It’s not accidental that some companies have higher employee engagement, morale and productivity and lower absenteeism, burnout and turnover. What are they doing that separates them from organizations lagging behind? They make employee mental health and well-being top priority. They’re committed to creating psychological safety and open communication, and they prioritize self-care with the understanding it goes hand-in-hand with job performance. They listen to employees, show empathy and factor worker concerns into their decision making.

Whatever adversity you might face—a toxic work environment, an abusive boss, a co-worker angling for your job—you always have choices, says former U.S. diplomat and workplace resiliency expert Beth Payne (See my piece on how she turned career adversity into career success here). “We’re all human beings, and it’s okay to be vulnerable,” Payne said. “It’s a paradox, but resilient people don’t necessarily possess brute strength. They have resilience skills and tools. They have inner stamina, regardless of their frame, gender or size. They know how to say no. They are able to tell someone, ‘You can’t treat me that way,’ and they’re able to quit a toxic job if necessary.”

Osaka showed her vulnerability by sharing her mental health issues—as did Michael Phelps, who struggled with his own mental health challenges. There’s an irony to her story. By putting her self-care at the top of the list, she’s changing what sports figures are willing to put up with. More importantly, she’s setting an example for what all workers expect from their employers to sustain their performance. Mentally healthy employees are productive employees who ultimately boost the organization’s bottom line. If you want to follow in Osaka’s footsteps, take off your armor but don’t allow yourself to be mistreated by anyone, no matter where you work.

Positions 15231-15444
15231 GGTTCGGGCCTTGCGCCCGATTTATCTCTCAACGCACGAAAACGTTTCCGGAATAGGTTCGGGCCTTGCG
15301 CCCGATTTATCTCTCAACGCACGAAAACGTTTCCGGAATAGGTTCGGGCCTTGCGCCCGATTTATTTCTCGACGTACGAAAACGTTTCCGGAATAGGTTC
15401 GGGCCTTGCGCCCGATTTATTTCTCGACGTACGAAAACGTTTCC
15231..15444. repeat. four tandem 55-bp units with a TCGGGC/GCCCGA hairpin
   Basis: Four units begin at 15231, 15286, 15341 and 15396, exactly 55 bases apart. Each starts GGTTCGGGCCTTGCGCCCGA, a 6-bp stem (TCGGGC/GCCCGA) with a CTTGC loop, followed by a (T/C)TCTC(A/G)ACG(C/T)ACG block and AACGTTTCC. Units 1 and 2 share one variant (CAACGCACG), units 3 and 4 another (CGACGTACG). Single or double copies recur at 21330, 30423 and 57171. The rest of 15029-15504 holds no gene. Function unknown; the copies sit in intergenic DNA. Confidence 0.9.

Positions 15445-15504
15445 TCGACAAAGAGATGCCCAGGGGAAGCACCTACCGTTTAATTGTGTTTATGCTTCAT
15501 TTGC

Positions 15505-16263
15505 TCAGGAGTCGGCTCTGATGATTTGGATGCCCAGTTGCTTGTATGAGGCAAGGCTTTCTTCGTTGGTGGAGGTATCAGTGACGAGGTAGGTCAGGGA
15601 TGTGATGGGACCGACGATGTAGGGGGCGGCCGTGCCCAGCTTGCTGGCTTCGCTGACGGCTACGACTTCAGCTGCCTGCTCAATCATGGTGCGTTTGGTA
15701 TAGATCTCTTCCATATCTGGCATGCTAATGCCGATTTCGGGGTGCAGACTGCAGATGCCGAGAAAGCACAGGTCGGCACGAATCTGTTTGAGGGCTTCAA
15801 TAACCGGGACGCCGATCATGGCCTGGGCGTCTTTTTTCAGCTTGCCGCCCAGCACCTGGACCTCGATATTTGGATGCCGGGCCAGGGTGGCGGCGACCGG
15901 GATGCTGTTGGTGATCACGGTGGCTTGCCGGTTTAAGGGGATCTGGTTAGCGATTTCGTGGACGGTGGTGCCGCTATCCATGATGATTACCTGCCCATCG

If you or someone you know is having a workplace mental health crisis, contact Mental Health America or call the National Suicide 24 hour Hotline at 800-273-8255.


  • Bryan Robinson, Ph.D.

    Journalist, psychotherapist, and Author of 40 books.

    Bryan Robinson, Ph.D.

    Bryan Robinson, Ph.D. is a professor emeritus at the University of North Carolina at Charlotte, psychotherapist in private practice, and award-winning author of two novels and 40 nonfiction books that have been translated into 15 languages. His latest books are CHAINED TO THE DESK IN A HYBRID WORLD: A GUIDE TO WORK-LIFE BALANCE (New York University Press, 2023)#CHILL: TURN OFF YOUR JOB AND TURN ON YOUR LIFE (William Morrow, 2019), DAILY WRITING RESILIENCE: 365 MEDITATIONS & INSPIRATIONS FOR WRITERS (Llewellyn Worldwide, 2018). He is a regular contributor to, Psychology Today, and Thrive Global. He has appeared on 20/20, Good Morning America, The CBS Early Show, ABC's World News Tonight, NPR’s Marketplace, NBC Nightly News and he hosted the PBS documentary "Overdoing It: How To Slow Down And Take Care Of Yourself." website: